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Twizy and other quadricycles crash tested


EuroNCAP has highlighted the poor occupant safety provisions of road legal quadricycles such as the Renault Twizy and Ligier IXO in comparison to cars.

The organisation has conducted 30mph frontal impact and side impact crash tests on the Renault Twizy, Tazzari Zero, Ligier IXO and a Club Car Villager golf cart.

EuroNCAP said all showed severe safety problems.

A small market has emerged in Europe for quadricycles, small and fuel-efficient vehicles used in rural or urban areas as an alternative to motorbikes or city cars.

Although street-legal, quadricycles do not have to pass any of the rigorous crash tests to which cars are subjected.

Michiel van Ratingen, Euro NCAP secretary general said: ‘It’s worrying to find that, because crash safety tests are not required by law, quadricycles show a level of safety that is way below that of cars. Even though they meet legislative standards, these vehicles lack the minimum safety equipment which has become commonplace on passenger cars sold in Europe."

The vehicles were scored primarily on data from crash dummies but penalties were also given for poor performance of the structure or restraints.

The Ligier and the Tazzari had major failings of their restraint systems in the frontal test. In the Ligier, the upper connection of the driver’s seatbelt pulled out of the structure, leaving the dummy unrestrained and leading to a high risk of injury. In the Tazzari, the driver seatbelt broke and the driver’s head hit the steering wheel with a force that indicated a high risk of serious or fatal injury. The structure of the Club Car virtually collapsed in the frontal impact.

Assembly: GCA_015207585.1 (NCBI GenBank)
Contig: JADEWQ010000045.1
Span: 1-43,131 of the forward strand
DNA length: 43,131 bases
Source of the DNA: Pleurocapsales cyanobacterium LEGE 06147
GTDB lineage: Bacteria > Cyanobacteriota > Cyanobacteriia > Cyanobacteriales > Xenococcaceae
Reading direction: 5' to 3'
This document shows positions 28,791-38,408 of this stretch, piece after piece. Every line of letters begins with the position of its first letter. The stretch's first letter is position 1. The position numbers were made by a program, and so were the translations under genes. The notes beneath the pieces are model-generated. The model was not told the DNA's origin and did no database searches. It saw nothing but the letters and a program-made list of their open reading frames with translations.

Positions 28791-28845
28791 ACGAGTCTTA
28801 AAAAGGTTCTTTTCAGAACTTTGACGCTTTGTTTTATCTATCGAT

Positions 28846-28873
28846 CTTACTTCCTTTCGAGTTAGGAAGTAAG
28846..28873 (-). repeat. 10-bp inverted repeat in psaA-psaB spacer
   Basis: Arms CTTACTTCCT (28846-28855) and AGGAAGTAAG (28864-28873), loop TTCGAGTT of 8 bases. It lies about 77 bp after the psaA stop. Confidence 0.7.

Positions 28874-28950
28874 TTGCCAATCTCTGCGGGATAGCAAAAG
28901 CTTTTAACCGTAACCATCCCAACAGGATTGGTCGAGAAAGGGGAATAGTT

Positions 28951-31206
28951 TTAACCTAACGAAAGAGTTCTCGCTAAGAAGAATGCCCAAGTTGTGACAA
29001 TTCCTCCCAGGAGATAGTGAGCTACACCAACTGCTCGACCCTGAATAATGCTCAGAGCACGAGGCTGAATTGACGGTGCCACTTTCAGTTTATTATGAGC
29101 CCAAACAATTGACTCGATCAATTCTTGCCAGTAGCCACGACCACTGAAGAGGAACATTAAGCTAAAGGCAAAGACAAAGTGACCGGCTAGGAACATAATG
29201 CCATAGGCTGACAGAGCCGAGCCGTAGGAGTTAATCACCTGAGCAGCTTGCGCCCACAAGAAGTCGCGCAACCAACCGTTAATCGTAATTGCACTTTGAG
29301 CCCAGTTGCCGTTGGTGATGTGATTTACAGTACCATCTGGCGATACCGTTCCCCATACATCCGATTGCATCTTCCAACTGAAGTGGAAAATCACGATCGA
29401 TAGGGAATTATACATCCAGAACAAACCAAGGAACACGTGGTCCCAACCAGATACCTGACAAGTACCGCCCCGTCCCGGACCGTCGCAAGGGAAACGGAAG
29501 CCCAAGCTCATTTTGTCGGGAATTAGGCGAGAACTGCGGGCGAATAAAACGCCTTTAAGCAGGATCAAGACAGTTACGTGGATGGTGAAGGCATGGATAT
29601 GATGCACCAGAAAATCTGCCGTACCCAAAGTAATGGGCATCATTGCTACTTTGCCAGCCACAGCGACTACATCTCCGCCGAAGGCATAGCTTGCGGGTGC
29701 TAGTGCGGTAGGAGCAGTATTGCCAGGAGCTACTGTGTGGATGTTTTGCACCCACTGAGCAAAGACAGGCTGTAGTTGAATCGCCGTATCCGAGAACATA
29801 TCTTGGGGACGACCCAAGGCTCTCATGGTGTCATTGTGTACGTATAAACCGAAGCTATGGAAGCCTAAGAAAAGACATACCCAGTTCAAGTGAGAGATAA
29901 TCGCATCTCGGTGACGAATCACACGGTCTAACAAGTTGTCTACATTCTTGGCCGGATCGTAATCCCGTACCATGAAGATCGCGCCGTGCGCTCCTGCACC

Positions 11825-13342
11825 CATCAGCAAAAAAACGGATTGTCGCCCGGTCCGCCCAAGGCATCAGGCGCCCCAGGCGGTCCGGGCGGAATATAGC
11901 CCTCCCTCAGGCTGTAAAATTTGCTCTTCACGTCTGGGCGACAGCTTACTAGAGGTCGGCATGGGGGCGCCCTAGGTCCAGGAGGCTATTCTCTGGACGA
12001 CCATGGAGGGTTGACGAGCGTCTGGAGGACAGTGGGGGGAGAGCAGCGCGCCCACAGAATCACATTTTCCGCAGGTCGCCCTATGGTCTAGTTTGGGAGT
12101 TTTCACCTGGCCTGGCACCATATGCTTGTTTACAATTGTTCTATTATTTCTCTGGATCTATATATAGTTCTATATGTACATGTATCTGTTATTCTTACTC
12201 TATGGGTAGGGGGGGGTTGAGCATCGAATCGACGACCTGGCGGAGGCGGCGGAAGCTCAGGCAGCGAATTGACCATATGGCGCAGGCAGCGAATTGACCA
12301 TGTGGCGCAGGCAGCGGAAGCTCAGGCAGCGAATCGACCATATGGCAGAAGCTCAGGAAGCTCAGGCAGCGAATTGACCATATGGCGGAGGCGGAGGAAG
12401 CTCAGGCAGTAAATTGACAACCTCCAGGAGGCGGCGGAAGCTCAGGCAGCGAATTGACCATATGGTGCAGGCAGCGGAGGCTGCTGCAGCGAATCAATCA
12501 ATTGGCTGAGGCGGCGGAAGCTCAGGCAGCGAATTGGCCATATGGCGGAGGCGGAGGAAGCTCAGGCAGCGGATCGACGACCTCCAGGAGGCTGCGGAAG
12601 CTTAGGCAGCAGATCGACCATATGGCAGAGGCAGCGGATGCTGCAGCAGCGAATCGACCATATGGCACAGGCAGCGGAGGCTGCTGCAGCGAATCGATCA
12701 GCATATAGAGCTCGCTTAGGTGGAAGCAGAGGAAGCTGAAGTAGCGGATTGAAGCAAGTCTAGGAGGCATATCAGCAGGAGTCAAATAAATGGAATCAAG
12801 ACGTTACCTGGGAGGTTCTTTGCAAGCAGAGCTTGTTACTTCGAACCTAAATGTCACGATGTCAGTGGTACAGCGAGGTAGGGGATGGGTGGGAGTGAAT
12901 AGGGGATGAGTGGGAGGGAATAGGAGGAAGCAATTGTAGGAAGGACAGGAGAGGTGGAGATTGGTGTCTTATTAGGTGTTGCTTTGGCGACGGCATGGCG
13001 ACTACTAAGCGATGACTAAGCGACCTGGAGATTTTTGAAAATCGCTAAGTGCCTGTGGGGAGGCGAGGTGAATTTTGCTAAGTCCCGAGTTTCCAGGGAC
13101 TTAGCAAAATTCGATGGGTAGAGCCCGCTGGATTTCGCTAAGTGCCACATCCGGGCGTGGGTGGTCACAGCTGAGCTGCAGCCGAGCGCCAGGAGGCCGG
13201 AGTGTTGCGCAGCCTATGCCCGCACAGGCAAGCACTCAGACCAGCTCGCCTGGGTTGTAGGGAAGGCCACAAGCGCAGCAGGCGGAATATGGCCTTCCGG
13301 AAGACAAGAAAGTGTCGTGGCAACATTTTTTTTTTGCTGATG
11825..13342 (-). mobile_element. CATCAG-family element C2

The Renault Twizy - the only vehicle of the four tested to have an airbag as standard - scored best but its stiff structure and restraint system resulted in some dangerously high dummy readings.

"Our test campaign confirms that quadricycles generally provide a much lower level of safety than regular passenger cars. The poor results, however, urge us to ask ourselves whether consumers should really be satisfied with the protection currently being offered?

"As quadricycles look set to become more and more popular, Euro NCAP is calling for manufacturers and legislative authorities to ensure a minimum level of crash safety for this vehicle segment," added Van Ratingen.

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  • Steve Boucher - 04/06/2014 13:38

    Whilst the drive for greater safety is an admirable aim, the reason these vehicles are so efficient in respect of fuel and pollution is because they are small and lightweight - what does EuoNCAP expect? Any small, light vehicle will struggle to compare in respect of safety with bigger, heavier vehicles. If EuroNCAP performed the same test on motorbikes and bicycles, would they expect those vehicles to perform very well?

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